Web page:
Seasons greetings! Though the temperature may be dropping and the snow starting to pile up, the InkHouse blog is firing up with some photo-taking tips that will help you survive the winter. The good news is you don’t have to be the next Ansel Adams to take stunning photos that drive engagement. Here are some easy guidelines to follow for everybody from the amateur iPhone-ographer to the seasoned vet:
The first thing to always do when you’re about to take a photo is look around the area you’re in and identify the predominant light source. Is it the sun? Is it a spotlight? Is it those terrible incandescent lights you find in most office buildings? Whatever the source, find it and ensure that your subject is positioned in such a way that they will receive the most light.
You could have the coolest photo subject in the world but, if your photo isn’t well-composed, the number of likes may suffer. One common rule that photographers like to follow is the Rule of Thirds. If you were to break your photo into nine parts, you want the main point of interest to fall at one of the four main intersections:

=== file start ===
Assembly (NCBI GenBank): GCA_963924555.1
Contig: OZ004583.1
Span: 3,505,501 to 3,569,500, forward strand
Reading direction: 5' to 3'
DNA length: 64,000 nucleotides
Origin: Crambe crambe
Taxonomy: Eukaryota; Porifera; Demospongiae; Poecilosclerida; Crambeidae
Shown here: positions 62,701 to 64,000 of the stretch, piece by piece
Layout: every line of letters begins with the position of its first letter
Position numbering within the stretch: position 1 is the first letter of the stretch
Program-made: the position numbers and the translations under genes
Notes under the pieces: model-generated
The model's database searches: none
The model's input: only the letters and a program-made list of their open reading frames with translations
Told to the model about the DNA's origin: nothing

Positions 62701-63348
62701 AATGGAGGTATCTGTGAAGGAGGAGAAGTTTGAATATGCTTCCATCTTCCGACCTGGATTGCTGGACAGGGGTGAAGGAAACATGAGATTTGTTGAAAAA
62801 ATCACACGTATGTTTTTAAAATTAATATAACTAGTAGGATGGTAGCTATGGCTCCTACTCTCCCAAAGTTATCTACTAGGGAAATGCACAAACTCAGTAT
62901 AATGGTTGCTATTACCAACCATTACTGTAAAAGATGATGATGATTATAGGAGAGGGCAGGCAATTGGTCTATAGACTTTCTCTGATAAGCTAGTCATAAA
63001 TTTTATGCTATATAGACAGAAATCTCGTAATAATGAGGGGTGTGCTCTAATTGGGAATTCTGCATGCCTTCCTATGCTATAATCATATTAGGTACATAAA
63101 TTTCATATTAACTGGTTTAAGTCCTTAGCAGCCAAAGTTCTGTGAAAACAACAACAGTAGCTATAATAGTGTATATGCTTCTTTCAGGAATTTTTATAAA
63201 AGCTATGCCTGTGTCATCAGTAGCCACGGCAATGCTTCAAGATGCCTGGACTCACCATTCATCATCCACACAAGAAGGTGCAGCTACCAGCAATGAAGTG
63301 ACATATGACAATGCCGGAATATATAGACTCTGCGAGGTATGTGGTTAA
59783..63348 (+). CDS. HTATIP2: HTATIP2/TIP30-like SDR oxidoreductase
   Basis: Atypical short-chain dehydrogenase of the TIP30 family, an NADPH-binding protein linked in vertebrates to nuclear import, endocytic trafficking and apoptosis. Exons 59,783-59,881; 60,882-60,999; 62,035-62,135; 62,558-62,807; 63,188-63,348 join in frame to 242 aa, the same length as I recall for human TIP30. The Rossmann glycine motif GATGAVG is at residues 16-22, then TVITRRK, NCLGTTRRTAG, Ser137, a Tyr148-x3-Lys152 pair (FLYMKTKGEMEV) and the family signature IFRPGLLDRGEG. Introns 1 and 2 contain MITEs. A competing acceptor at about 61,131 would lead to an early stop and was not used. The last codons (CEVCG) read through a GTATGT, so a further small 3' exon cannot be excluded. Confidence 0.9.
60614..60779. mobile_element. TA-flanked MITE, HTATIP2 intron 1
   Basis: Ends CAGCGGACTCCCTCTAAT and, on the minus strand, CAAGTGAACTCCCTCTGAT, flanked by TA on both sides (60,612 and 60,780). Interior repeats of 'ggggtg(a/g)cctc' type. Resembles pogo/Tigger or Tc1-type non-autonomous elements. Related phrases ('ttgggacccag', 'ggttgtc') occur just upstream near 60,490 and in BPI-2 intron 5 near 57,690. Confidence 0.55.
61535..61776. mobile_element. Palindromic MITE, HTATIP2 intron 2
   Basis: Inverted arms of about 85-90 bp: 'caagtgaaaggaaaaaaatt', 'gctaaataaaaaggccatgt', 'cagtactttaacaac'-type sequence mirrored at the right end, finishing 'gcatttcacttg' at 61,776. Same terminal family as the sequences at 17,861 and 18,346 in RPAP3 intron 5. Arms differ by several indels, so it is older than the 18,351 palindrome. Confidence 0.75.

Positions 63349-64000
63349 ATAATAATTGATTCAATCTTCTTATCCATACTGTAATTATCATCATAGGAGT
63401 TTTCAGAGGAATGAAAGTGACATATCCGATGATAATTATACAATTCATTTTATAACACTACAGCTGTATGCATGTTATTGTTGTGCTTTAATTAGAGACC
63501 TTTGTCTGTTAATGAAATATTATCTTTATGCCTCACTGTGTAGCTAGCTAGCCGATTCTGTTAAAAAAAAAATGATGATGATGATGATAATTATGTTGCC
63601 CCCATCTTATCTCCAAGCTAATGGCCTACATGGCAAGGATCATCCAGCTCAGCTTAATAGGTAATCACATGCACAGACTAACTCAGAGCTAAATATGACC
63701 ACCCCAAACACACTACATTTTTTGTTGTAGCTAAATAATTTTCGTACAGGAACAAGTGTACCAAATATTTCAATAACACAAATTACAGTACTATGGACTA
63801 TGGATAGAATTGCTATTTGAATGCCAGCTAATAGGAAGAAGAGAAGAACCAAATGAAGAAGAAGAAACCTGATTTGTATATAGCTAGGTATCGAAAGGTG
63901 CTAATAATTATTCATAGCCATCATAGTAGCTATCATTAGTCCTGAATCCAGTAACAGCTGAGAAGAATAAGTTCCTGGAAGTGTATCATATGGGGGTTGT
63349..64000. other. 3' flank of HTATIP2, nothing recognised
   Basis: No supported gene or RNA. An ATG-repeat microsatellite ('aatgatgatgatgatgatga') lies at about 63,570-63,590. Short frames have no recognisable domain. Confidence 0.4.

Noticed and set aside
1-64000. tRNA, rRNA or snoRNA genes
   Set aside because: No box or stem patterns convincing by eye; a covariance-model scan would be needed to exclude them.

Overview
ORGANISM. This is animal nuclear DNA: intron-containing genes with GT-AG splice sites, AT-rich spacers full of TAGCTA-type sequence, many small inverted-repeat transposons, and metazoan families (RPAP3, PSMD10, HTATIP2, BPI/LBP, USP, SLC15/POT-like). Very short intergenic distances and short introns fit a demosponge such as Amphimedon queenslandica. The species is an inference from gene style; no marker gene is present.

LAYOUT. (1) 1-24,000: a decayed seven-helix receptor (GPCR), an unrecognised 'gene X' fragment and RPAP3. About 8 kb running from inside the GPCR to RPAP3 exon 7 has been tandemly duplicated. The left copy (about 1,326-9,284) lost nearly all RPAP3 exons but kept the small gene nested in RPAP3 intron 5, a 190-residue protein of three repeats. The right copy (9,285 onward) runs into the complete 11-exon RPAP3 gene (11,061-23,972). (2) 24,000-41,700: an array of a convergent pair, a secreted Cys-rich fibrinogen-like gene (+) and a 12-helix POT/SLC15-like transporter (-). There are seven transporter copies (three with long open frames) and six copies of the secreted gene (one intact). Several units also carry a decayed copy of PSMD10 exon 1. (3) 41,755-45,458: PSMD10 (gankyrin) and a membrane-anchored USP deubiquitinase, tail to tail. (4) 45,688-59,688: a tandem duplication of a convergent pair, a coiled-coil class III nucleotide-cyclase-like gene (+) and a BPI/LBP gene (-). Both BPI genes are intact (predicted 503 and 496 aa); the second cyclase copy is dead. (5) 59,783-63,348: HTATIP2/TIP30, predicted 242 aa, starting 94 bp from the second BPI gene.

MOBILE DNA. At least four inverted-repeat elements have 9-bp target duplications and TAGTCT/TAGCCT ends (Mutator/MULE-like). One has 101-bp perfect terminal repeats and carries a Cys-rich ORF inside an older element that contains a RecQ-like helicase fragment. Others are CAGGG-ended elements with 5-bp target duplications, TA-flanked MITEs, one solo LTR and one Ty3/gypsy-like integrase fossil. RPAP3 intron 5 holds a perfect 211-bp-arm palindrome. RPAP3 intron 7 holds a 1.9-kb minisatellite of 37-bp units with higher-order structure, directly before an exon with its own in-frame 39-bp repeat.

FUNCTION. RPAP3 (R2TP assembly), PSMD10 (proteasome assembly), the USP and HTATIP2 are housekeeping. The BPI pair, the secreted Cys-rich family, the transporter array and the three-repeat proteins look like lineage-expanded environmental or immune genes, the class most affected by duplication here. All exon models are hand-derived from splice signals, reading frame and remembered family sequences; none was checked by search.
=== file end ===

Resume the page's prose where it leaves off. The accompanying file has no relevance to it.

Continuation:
This quick composition trick ensures that your main subject will always be front and center while still leaving room in other parts of the photo for secondary subjects to shine.
Take this photo of InkHouse’s 2016 Thanksgiving Family Dinner as an example. While the focus of the photo is on the delectable treats in the foreground, you still can see a group of employees in the background. As often is the case, this photo could have simply been a food photo, but arranging the food so it’s slightly off center and allowing the secondary subject to take part creates more of a story that appeals to followers.
So you’ve taken some great shots, you’ve identified the perfect one to post, and Instagram prompts you with over a dozen filters and a range of other editing features (see Four Steps to Writing The Perfect Instagram Caption). Don’t panic. And don’t over edit. One of the biggest mistakes people make when posting photos for personal or professional purposes is throwing an aggressive filter on their photo and cranking the saturation up to 11. If this sounds like you, you might want to rethink your approach next time you spend a half hour scrolling through the different filters. Sometimes the simplest tweaks can perfect a photo: upping the brightness a touch, sharpening it a smidge. That way your photo ends up coming out like the one on the right, not the left.
So there you have it. Some easy tips to help you become a successful photographer of whatever it is you’re looking to promote. It could be your company holiday party or your family’s oh-so-flattering Christmas sweater(s).